“The 2020 Survey largely reflects incremental progress in areas fundamental to adequate security, in an age which cries out for a much more robust response by the profession to the challenges at hand,” the ABA concluded in the study. “The balance of the year is an excellent opportunity for firms to anticipate the questions that will be asked in the 2021 Survey next March and take appropriate action now.”
Though lawyers could be considered easy targets for a data breach, it’s not necessarily because of lack of effort or care on their part in matters related to clients or their bosses. On the contrary, it could be that they care too much.
“I don’t know if the word like sloppy is correct, because I don’t think it’s necessarily like sloppiness, but there is this kind of pressure to respond really quickly to clients over email,” said Rowe, who admits she experienced a lot of pressure at her old firm to respond quickly to clients and other attorneys as a standard of good service.
“Multiple different meetings were dedicated to what is client service, and a lot of the message was that really quick email back so that the client knows that they are high on your priority list,” Rowe said. When glancing at the email, the compulsion to show you’re providing top-notch client service could mean sacrificing a little bit of extra scrutiny when it comes to screening your inbox.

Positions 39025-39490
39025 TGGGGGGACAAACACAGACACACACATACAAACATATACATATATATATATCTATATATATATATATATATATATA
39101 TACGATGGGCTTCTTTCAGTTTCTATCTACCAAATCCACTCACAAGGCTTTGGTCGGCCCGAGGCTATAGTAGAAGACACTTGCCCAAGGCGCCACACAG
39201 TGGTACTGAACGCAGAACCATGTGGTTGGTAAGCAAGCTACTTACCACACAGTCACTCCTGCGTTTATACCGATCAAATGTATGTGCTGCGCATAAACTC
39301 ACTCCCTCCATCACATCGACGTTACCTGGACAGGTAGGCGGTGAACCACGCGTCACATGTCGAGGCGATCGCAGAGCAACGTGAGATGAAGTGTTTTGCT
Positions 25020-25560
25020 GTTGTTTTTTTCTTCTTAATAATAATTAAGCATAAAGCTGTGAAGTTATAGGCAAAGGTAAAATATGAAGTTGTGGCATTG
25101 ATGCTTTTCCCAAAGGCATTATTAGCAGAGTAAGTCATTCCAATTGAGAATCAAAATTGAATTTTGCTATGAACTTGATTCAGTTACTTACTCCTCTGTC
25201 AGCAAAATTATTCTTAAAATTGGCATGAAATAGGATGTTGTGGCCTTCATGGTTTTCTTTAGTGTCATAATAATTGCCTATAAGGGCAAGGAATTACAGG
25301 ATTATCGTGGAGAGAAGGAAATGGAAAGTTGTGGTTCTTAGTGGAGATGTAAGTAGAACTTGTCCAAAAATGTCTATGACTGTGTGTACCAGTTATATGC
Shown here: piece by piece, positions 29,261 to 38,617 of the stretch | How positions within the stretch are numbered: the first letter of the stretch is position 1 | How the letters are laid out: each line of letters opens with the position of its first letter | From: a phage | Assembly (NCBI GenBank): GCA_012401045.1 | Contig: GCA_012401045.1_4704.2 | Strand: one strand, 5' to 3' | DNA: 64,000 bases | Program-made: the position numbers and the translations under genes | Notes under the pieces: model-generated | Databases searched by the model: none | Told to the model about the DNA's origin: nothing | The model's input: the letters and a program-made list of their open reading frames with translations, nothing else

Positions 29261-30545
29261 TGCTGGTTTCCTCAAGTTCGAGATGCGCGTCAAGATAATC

How to Tackle Solutions
Of course, there are a multitude of ways a hacker can steal information from an attorney. Many law firms use a variety of cloud services to draft or store documents, record or process their bills, or conduct any other professional activities–all areas that can be breached. Even if your firm does not store any data in the cloud, what do you do if a desktop or laptop computer gets hacked or stolen?
One of the primary ways to shield information is through encryption. Encryption is basically a method of translating documents and other data into a language that only you know by converting readable text, documents, or other data into unreadable, scrambled code. Equally important is knowing the types of encryption you or your firm uses, whether it be simply encryption in transit, which is most frequently seen with websites (making sure the web pages you visit begin with “HTTPS”, not “HTTP,” which means its a secure page), or encryption of data at rest–a type of protection used to protect files stored on hard drives, thumb drives, laptops, and mobile devices.